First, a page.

Some climbers often underestimate the importance of clipping a climbing rope onto the Quickdraws in the correct way. Most of them do not even realize that the mistakes they are making can be deadly serious.
In this section, learn the right way of clipping a rope onto a Quickdraw and know the most common mistakes in Rock Climbing such as Back Clipping and Z-Clipping.
How to Clip onto a Quickdraw
- Ensure that the Quickdraw hangs naturally and will not twist by the rope movement.
- Always make sure that the rope runs correctly through the spine of the Carabiner. If the rope runs through in any other way, the Carabiner could be un-clipped (Back-Clipping) but also does it greatly reduced the strength of the Carabiner.
- Always make sure the Carabiner is closed, not only because the rope can slip out of it, but also because closed Carabiners are much stronger than open ones.
- Avoid placing the Quickdraw onto rocks as vibrations against the rock could cause the gate to open or an outcropping in the rocks could even push a gate open.
These are the main rules, but keep in mind that some climbing situations may require an exception on these rules. Keep these rules in mind and make a conscious decision.
Common Mistake No. 1: Incorrectly Clipped Quickdraw
Before you clip the rope through a Quickdraw, the Quickdraw needs to be clipped onto the protection. This can either be a bolt on a sport route or on a wire of your passive or active protection (nut or camming device). Ensure that is clipped in such a way that it hangs naturally and avoid that it will twist when the rope runs through it.
Consequences of a Wrongly Clipped Quickdraw:
- Chance of dislodging the wire placement (especially on Traditional Rock Climbing routes)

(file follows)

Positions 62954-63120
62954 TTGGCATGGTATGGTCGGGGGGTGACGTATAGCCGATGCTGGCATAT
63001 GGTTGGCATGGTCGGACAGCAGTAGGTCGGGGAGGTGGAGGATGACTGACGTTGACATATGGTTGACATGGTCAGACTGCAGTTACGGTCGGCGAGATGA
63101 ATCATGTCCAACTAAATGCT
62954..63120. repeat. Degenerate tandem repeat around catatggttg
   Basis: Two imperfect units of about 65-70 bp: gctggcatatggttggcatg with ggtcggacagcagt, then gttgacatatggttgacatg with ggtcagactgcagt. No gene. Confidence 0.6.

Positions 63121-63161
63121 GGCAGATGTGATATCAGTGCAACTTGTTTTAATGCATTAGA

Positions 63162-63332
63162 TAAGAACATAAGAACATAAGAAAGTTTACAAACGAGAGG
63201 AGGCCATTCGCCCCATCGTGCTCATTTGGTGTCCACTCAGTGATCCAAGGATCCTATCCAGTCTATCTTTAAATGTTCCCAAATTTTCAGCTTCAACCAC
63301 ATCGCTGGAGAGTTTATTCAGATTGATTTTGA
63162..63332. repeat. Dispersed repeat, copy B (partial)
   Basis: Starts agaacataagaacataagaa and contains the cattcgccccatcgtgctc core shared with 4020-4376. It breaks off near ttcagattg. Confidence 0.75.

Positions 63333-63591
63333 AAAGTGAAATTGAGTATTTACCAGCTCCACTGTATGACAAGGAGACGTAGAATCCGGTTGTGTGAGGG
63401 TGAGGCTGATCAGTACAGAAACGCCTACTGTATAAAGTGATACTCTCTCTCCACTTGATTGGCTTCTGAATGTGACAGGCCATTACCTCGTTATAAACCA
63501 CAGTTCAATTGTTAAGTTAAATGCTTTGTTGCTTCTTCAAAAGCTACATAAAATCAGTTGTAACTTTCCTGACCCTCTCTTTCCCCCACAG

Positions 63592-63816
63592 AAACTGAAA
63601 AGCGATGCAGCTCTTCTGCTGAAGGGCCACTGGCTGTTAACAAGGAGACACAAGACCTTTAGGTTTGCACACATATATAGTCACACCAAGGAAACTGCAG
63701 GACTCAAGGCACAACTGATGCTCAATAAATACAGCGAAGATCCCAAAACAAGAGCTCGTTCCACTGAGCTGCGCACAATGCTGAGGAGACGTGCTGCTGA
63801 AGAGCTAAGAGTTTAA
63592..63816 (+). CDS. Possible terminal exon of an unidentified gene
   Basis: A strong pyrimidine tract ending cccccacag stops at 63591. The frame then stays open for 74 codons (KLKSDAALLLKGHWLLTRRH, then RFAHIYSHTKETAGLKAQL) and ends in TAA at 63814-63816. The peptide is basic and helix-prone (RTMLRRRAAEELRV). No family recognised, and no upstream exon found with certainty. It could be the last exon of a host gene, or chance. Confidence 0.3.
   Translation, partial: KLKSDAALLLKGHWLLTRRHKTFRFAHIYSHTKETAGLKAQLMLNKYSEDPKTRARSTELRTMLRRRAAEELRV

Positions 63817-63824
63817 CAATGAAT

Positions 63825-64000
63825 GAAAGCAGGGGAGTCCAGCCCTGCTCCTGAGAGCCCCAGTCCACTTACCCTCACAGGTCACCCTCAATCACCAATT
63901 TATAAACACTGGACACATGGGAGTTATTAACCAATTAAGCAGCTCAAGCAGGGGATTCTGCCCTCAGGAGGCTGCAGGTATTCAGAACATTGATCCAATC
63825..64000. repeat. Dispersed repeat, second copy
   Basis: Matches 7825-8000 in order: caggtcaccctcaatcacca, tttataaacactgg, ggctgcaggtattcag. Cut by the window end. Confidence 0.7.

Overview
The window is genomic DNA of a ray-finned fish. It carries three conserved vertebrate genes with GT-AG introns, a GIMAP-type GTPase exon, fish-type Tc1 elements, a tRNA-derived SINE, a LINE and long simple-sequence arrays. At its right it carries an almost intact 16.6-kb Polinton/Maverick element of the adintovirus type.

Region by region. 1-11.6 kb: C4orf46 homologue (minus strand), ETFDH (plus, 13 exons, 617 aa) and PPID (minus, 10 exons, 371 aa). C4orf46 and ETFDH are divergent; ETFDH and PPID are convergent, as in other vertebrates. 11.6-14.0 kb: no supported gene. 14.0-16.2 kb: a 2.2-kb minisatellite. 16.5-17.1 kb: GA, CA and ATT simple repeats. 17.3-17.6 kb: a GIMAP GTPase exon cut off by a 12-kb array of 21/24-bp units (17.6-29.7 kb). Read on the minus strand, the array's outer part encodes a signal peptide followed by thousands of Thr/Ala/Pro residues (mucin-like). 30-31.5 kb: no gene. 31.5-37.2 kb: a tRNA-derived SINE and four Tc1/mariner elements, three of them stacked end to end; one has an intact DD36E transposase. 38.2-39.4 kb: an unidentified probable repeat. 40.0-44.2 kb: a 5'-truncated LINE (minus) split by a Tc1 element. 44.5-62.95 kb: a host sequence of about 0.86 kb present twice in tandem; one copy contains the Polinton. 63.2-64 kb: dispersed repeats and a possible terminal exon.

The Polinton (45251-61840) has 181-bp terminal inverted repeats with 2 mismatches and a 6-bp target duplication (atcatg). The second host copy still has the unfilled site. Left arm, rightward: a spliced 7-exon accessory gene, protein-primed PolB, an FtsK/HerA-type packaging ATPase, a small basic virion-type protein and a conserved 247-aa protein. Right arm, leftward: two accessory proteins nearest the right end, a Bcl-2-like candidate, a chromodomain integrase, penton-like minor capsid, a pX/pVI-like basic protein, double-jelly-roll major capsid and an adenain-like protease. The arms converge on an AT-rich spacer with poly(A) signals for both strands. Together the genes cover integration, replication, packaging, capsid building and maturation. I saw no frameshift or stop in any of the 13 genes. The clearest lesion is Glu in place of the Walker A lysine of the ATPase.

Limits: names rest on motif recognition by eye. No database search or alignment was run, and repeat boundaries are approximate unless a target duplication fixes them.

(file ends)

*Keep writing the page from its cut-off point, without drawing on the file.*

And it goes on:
- Back Clipping
- By the rotation of the quickdraw, the gate of the Carabiner could be pushed against a rock, whereby unclipping the Carabiner.
In all three cases, your fall factor will be increased substantially.
Common Mistake No. 2: Back Clipping
If the rope runs along the gate instead of the spine of the Carabiner, then the Carabiner can easily un-clip itself during a fall. This often happens with beginners as one is not aware that this can happen. In addition, Back Clipping can also occur if the Quickdraw is incorrectly clipped so that the rope’s movement will cause the Quickdraw to rotate with the possibility to Back Clipping (see section above).
The consequence of Back Clipping is: your fall factor will be increased substantially.
Common Mistake No. 3: Z-Clipping
Z-Clipping does not occur as often as the previously mentioned mistakes, but it happens. It occurs when you pull the rope from below your last clipped Quickdraw (instead of pulling the rope from the top end of the last Quickdraw) and bring it up and clip it to the new Quickdraw. It may sound strange, but it really happens. For example, when the protection is placed quite close to each other and if you do not pay attention to where you get the rope from. It can also happen on overhangs where you do not see the previous protection.
The Consequence of Z-Clipping is:
- In case of a fall, Z-Clipping has negated the z-clipped protection. This will increase the fall factor.
- Increased Rope Drag. In the worst case, this could cause the protection to be pulled out, increasing your fall factor.
It takes enough skills, knowledge, and common sense in order to do the different techniques properly. Learn to avoid common mistakes such as Back Clipping and Z-Clipping. In general, know and understand how to use Rock Climbing gear properly.